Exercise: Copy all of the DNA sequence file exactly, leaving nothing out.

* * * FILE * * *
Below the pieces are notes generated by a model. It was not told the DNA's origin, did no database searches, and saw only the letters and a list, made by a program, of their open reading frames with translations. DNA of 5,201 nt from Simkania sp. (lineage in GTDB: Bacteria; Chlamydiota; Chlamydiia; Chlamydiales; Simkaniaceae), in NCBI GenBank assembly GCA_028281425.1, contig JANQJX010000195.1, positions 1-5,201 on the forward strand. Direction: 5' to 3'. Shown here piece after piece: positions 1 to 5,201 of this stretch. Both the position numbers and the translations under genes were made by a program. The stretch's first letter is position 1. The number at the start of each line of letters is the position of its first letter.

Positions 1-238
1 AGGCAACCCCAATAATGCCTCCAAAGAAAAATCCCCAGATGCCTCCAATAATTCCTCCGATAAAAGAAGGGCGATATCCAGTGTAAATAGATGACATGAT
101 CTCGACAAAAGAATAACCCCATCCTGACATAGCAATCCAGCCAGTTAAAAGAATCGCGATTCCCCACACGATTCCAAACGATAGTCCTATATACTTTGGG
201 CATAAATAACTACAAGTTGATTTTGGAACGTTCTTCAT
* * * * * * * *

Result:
Below the pieces are notes generated by a model. It was not told the DNA's origin, did no database searches, and saw only the letters and a list, made by a program, of their open reading frames with translations. DNA of 5,201 nt from Simkania sp. (lineage in GTDB: Bacteria; Chlamydiota; Chlamydiia; Chlamydiales; Simkaniaceae), in NCBI GenBank assembly GCA_028281425.1, contig JANQJX010000195.1, positions 1-5,201 on the forward strand. Direction: 5' to 3'. Shown here piece after piece: positions 1 to 5,201 of this stretch. Both the position numbers and the translations under genes were made by a program. The stretch's first letter is position 1. The number at the start of each line of letters is the position of its first letter.

Positions 1-238
1 AGGCAACCCCAATAATGCCTCCAAAGAAAAATCCCCAGATGCCTCCAATAATTCCTCCGATAAAAGAAGGGCGATATCCAGTGTAAATAGATGACATGAT
101 CTCGACAAAAGAATAACCCCATCCTGACATAGCAATCCAGCCAGTTAAAAGAATCGCGATTCCCCACACGATTCCAAACGATAGTCCTATATACTTTGGG
201 CATAAATAACTACAAGTTGATTTTGGAACGTTCTTCAT